In Michigan, "Serious Physical Harm" means "any physical injury to a child that seriously impairs the child’s health or physical well-being, including, but not limited to, brain damage, a skull or bone fracture, subdural hemorrhage or hematoma, dislocation, sprain, internal injury, poisoning, burn or scald, or severe cut."

Definition of "Serious Mental Harm" in Michigan Second Degree Child Abuse law.

In Michigan, "Serious Mental Harm" means "an injury to a child’s mental condition that results in visible signs of an impairment in the child’s judgment, behavior, ability to recognize reality, or ability to cope with the ordinary demands of life."

What is the Defense of Parental Discipline to Second Degree Child Abuse Charges?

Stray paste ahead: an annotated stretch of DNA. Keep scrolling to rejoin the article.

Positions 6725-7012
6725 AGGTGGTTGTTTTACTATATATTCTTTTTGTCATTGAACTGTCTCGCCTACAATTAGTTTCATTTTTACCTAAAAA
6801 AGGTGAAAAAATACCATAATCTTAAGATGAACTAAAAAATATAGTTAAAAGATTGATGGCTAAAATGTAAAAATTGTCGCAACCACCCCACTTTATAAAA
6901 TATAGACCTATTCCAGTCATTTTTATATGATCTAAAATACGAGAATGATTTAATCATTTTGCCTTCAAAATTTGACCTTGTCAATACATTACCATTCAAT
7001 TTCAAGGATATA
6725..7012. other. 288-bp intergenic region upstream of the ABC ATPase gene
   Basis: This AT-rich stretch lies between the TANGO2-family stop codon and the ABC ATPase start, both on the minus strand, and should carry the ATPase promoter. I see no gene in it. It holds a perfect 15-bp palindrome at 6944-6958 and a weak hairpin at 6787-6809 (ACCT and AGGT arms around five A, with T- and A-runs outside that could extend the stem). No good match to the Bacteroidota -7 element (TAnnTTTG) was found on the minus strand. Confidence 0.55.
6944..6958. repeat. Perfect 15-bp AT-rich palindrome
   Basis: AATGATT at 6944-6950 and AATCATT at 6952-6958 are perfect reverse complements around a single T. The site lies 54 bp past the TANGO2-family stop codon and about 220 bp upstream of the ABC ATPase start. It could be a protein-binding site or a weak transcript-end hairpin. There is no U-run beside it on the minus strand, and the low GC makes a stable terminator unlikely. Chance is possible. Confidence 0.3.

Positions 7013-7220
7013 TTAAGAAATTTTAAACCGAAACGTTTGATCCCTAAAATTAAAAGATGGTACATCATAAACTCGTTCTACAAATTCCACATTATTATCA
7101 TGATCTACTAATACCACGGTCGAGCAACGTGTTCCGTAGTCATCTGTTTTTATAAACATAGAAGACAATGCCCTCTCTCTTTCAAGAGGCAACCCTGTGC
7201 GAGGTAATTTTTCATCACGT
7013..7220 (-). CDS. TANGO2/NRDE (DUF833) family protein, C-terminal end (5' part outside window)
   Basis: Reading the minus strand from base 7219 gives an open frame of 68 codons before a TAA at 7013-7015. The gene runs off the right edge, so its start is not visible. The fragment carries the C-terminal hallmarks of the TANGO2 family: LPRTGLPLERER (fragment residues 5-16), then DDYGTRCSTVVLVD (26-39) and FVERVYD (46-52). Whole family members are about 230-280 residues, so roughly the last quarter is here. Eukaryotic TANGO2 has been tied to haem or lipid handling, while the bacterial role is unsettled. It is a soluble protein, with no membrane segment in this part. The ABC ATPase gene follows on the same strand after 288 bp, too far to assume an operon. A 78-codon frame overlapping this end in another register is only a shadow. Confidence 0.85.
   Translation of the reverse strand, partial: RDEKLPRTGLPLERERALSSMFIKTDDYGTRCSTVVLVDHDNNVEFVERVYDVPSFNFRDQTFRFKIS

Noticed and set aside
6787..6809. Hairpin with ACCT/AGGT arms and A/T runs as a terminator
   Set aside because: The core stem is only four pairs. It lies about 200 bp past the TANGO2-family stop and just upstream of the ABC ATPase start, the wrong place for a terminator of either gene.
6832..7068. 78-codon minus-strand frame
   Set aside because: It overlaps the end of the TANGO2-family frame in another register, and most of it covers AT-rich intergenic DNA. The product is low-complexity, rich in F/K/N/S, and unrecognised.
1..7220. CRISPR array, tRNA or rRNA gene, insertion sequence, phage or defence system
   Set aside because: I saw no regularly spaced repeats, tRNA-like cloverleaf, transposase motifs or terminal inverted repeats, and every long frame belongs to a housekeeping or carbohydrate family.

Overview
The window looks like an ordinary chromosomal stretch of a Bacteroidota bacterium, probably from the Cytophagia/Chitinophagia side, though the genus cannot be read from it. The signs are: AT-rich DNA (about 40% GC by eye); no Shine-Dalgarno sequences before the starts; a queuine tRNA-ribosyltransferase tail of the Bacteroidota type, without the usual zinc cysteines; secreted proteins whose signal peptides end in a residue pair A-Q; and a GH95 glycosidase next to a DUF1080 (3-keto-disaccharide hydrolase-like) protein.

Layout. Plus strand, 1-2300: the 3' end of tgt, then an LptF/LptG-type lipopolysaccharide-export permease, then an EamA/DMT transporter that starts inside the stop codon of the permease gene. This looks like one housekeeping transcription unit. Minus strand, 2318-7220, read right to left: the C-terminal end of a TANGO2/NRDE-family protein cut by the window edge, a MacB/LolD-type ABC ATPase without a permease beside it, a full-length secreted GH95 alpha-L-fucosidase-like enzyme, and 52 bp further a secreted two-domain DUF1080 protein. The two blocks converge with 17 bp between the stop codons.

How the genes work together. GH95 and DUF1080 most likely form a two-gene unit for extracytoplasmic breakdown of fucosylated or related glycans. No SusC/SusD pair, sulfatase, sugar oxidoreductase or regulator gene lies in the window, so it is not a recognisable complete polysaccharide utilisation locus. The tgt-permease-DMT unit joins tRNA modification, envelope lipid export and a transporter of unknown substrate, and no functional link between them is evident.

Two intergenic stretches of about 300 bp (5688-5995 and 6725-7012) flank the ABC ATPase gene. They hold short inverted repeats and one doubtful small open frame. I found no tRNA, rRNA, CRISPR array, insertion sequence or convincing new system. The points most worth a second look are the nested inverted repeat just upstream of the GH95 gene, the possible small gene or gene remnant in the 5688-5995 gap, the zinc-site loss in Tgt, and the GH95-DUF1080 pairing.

A person accused of Second Degree Child Abuse in Michigan may raise the defense of "Parental Discipline" under MCL 750.136b(9), which states:

"(9) This section does not prohibit a parent or guardian, or other person permitted by law or authorized by the parent or guardian, from taking steps to reasonably discipline a child, including the use of reasonable force."

But this does not mean that any amount of force may be used. The law allows only force that is reasonable. What force is "reasonable" is up to a Jury to decide on a case-by-case basis. However, as long as there is some evidence of Parental Discipline as a defense, the accused is not required to prove that their actions were reasonable as discipline. The Prosecution must prove beyond a reasonable doubt that the force used was not reasonable as discipline. If they cannot, the accused is entitled to a verdict of NOT GUILTY of Second Degree Child Abuse.